In SolarEdge’s SetApp, installers go through a commissioning checklist on-site to ensure they’re hitting every step. If they need more information at any point, SetApp offers instructional videos that correspond to each checklist item.
Enphase is embracing short training videos and the popularity of YouTube for education too.
“The first thing I did when I came to Enphase is I said we need more ‘for us, by us’ content for installers. I’m in the field, I want to know something right now. I don’t have my computer; I can’t sit down and take a training. I want something right in front of me. So I started a YouTube channel,” Sullivan said.
Enphase has recently rolled out a series of videos on its channel that answer very specific questions installers may have while working through an installation, like “How to replace an IQ Gateway’s serial number for a customer’s site using the Installer App.” The videos are about a minute long to help the installer get answers quicker.
SolarEdge’s YouTube channel currently offers longer-form instructional videos closer to formal training modules, but still aims to help contractors solve installation issues on their own.
“We’re seeing a lot of users wanting just short, quick things that are showing hands-on applications. YouTube videos are what people want to watch. So we are evolving and modifying our stuff based on what consumer needs are,” Spina said.
For more tactile learners, manufacturers offer a few different options for in-person inverter and battery training.
Both SolarEdge and Enphase offer in-person product training options to supplement online learning, with sessions held regularly at distribution centers across the country, like Greentech Renewables.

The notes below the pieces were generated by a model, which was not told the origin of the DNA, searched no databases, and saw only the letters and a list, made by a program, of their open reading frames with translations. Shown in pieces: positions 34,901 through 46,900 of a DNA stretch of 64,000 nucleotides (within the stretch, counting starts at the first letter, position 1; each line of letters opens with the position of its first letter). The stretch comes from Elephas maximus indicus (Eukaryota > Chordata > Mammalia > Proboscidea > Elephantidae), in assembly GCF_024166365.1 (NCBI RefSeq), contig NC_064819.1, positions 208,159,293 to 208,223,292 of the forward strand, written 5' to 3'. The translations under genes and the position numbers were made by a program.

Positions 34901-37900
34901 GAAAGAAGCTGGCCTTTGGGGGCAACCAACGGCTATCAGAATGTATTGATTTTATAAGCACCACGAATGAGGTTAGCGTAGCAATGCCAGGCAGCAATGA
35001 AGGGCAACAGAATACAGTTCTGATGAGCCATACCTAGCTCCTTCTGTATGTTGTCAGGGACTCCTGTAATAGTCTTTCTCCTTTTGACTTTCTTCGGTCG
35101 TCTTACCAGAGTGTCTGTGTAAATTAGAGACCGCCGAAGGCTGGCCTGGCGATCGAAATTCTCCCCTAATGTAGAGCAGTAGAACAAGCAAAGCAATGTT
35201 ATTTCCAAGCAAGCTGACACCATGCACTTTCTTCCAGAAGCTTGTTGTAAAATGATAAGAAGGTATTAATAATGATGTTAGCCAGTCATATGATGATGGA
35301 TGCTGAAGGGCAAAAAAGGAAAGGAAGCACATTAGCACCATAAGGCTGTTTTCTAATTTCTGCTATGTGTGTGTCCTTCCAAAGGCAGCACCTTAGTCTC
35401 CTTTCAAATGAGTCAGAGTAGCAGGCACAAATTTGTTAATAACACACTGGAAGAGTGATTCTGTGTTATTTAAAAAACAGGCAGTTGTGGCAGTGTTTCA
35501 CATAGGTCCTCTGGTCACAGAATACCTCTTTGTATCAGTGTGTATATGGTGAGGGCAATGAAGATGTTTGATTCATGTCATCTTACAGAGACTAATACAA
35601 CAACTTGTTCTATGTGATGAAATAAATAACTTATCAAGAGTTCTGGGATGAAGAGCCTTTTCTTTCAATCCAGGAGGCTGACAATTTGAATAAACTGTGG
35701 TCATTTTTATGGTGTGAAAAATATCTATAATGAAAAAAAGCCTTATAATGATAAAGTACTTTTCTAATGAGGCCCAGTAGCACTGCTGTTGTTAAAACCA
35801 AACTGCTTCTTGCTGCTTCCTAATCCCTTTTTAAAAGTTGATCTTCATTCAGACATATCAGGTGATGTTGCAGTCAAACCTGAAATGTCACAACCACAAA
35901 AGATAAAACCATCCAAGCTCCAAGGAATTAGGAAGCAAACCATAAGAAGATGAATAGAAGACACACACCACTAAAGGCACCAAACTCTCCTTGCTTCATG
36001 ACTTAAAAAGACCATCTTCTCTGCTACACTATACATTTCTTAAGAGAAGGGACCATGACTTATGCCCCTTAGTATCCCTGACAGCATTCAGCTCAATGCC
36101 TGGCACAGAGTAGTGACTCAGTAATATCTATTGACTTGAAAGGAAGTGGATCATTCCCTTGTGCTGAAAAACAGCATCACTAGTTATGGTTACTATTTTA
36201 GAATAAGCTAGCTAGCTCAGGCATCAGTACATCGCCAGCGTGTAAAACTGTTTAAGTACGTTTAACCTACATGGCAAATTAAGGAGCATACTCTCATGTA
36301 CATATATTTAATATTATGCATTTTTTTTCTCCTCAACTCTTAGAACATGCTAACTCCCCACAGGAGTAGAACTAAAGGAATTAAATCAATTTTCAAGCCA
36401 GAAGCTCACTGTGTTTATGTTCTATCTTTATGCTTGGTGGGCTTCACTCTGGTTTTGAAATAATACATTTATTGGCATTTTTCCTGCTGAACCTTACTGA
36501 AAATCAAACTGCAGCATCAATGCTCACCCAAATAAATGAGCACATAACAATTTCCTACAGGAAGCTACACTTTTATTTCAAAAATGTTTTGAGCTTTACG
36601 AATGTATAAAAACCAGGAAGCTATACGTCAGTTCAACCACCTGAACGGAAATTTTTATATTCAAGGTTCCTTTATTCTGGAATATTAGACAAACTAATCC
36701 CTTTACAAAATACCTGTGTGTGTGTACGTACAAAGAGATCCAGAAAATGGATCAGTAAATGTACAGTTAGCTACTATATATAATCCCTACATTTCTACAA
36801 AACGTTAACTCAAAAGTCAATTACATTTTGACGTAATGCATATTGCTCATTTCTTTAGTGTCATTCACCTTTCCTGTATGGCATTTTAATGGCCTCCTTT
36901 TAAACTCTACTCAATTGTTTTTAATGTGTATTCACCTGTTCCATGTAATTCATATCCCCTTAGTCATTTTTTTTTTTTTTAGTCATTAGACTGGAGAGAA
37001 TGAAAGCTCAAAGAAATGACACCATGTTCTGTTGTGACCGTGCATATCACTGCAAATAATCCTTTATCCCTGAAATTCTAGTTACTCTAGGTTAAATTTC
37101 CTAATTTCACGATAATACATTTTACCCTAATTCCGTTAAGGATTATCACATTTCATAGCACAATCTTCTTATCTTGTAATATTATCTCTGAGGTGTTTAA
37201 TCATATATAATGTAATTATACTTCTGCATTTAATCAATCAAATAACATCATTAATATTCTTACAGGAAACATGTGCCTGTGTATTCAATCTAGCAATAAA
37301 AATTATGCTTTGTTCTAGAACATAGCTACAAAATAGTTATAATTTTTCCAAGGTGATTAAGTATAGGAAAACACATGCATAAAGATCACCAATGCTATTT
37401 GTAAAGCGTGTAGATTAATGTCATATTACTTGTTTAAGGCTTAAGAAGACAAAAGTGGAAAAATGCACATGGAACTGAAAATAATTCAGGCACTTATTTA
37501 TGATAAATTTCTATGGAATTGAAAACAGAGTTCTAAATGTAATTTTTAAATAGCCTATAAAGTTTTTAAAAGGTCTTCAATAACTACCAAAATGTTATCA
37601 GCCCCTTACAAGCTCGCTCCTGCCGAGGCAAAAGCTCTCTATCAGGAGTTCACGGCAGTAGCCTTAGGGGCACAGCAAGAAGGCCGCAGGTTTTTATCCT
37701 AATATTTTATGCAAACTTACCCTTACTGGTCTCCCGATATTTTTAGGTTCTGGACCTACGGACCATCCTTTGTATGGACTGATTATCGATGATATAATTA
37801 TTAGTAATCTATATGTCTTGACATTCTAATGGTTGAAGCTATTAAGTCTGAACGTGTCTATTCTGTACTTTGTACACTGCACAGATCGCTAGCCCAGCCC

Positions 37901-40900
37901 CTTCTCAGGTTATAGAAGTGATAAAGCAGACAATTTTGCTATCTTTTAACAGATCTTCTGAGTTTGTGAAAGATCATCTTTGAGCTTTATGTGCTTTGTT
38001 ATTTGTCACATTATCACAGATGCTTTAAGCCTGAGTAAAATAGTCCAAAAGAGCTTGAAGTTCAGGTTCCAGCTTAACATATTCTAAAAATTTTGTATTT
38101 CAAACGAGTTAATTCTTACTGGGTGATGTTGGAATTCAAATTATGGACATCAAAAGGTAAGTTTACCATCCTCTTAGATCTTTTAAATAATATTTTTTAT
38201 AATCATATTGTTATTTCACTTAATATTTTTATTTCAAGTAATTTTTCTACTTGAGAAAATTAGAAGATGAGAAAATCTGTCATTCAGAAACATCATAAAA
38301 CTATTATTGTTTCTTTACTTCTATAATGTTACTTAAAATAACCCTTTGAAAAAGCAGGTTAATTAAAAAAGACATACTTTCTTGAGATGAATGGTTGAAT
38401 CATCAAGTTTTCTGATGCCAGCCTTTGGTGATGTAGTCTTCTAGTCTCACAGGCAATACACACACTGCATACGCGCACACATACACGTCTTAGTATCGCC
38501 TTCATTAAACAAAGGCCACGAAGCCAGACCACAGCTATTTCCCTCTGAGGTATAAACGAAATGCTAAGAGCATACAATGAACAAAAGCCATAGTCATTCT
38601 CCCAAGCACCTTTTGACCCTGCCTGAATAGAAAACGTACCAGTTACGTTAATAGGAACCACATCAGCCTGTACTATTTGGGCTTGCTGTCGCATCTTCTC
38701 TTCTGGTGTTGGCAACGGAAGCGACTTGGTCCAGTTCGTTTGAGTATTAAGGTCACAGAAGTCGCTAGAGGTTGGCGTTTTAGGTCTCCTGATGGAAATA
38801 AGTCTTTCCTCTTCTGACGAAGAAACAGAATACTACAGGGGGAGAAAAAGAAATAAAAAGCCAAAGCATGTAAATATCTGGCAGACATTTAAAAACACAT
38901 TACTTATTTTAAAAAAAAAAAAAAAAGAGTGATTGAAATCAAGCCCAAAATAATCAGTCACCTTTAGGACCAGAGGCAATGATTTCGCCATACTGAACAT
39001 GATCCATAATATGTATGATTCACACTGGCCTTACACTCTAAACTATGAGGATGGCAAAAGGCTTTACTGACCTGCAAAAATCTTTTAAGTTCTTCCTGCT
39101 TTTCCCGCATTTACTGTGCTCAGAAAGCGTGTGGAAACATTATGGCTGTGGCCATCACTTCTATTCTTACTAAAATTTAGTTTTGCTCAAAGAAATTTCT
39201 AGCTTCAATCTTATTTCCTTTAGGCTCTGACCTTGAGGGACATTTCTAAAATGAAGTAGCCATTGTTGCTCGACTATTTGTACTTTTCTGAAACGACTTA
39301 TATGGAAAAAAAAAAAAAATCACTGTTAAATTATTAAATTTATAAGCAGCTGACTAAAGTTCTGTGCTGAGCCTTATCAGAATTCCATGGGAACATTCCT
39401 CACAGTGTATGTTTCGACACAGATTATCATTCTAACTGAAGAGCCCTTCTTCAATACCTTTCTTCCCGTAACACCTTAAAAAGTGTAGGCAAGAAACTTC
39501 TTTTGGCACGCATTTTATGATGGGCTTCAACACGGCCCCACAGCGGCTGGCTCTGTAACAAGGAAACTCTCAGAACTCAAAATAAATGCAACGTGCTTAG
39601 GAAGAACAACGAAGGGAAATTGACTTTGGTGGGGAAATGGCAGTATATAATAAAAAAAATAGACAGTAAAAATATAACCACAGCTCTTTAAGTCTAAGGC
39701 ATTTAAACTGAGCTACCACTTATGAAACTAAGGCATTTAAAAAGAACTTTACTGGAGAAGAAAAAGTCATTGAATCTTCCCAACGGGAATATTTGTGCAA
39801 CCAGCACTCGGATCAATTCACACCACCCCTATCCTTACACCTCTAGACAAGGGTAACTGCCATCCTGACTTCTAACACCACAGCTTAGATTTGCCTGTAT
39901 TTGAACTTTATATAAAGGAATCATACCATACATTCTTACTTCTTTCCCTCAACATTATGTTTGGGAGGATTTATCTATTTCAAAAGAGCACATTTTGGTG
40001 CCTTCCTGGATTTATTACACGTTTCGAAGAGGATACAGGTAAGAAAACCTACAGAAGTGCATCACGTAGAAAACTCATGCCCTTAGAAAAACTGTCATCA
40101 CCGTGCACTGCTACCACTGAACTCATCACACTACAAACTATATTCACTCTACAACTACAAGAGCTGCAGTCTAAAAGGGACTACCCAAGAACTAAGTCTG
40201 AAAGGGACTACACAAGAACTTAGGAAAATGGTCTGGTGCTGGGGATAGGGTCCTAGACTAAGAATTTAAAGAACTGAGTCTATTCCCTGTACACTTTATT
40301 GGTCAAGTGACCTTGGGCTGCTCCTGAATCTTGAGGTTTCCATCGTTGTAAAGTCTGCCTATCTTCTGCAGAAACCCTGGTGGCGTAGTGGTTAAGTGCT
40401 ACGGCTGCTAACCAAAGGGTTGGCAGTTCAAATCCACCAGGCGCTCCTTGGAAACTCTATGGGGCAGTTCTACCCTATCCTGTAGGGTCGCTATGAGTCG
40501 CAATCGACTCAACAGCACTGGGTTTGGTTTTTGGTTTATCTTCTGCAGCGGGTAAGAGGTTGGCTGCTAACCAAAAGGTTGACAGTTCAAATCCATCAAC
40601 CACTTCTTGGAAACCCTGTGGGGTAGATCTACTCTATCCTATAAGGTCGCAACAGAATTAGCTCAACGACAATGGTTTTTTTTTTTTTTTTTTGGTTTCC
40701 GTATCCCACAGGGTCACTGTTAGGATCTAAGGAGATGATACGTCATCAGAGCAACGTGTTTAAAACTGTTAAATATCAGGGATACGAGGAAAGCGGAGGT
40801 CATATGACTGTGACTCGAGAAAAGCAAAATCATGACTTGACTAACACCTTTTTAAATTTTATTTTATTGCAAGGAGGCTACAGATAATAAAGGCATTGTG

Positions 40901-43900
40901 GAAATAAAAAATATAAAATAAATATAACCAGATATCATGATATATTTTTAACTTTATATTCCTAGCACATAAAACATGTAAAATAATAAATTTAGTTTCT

SolarEdge trainings are held for free once a month. Spina said she’s found contractors that prioritize hands-on training, especially for more complex battery installations, save time later.
“They’re down to under-30-minute commissioning times on batteries. If you don’t have that training, a lot of times, those first 10 installs, you’re stumbling through them and it’s very time-consuming,” she said.
In this smart-home era, where a residential system could include solar, storage, EV chargers and more, SolarEdge is also working to make it easier and quicker to install multiple products at once.
“We’re trying to bring and add efficiencies to the entire installation process. That’s a big thing we hear from installers — half of my team is sitting and waiting while the commissioning is updating or while there’s a firmware update, so what can you do in best practice during that time?” Spina said.
In addition to regular trainings at distribution centers, Enphase offers mobile training vans available to travel to installation companies for sessions.